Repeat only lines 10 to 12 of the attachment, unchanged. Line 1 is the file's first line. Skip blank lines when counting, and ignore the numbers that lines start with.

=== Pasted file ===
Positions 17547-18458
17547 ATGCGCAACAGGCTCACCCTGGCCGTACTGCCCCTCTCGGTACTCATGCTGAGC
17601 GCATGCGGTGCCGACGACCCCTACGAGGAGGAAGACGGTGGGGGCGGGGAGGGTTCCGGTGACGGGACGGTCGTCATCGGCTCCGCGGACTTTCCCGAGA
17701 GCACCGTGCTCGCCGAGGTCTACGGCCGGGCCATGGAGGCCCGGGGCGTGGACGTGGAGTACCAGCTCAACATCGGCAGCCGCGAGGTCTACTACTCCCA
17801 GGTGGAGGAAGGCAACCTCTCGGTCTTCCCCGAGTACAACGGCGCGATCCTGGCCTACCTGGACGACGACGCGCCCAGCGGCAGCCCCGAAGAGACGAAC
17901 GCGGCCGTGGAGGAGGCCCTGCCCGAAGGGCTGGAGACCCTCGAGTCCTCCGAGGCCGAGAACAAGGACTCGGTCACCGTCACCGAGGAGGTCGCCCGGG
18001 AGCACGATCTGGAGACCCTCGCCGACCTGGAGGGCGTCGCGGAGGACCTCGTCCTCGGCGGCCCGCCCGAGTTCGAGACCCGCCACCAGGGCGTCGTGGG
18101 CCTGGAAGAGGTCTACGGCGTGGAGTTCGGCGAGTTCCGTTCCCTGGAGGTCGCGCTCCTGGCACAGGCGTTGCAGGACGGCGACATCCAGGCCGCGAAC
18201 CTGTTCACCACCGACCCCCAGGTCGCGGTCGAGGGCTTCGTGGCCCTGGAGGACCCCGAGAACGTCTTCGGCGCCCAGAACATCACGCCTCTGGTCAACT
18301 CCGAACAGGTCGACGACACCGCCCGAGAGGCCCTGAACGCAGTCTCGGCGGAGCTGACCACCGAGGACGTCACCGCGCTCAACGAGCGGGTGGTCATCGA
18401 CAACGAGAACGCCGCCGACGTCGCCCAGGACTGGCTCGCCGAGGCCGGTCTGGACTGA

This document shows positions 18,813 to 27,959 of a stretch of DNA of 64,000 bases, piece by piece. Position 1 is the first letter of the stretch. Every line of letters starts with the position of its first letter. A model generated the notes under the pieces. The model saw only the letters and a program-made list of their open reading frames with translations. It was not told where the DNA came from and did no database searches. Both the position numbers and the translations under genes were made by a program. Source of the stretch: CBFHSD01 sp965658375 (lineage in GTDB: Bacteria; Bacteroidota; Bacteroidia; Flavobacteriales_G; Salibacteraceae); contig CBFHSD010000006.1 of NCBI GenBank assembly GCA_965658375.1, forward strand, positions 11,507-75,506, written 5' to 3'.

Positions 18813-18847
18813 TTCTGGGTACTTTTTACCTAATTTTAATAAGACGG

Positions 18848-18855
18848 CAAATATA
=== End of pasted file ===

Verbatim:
18301 CCGAACAGGTCGACGACACCGCCCGAGAGGCCCTGAACGCAGTCTCGGCGGAGCTGACCACCGAGGACGTCACCGCGCTCAACGAGCGGGTGGTCATCGA
18401 CAACGAGAACGCCGCCGACGTCGCCCAGGACTGGCTCGCCGAGGCCGGTCTGGACTGA

This document shows positions 18,813 to 27,959 of a stretch of DNA of 64,000 bases, piece by piece. Position 1 is the first letter of the stretch. Every line of letters starts with the position of its first letter. A model generated the notes under the pieces. The model saw only the letters and a program-made list of their open reading frames with translations. It was not told where the DNA came from and did no database searches. Both the position numbers and the translations under genes were made by a program. Source of the stretch: CBFHSD01 sp965658375 (lineage in GTDB: Bacteria; Bacteroidota; Bacteroidia; Flavobacteriales_G; Salibacteraceae); contig CBFHSD010000006.1 of NCBI GenBank assembly GCA_965658375.1, forward strand, positions 11,507-75,506, written 5' to 3'.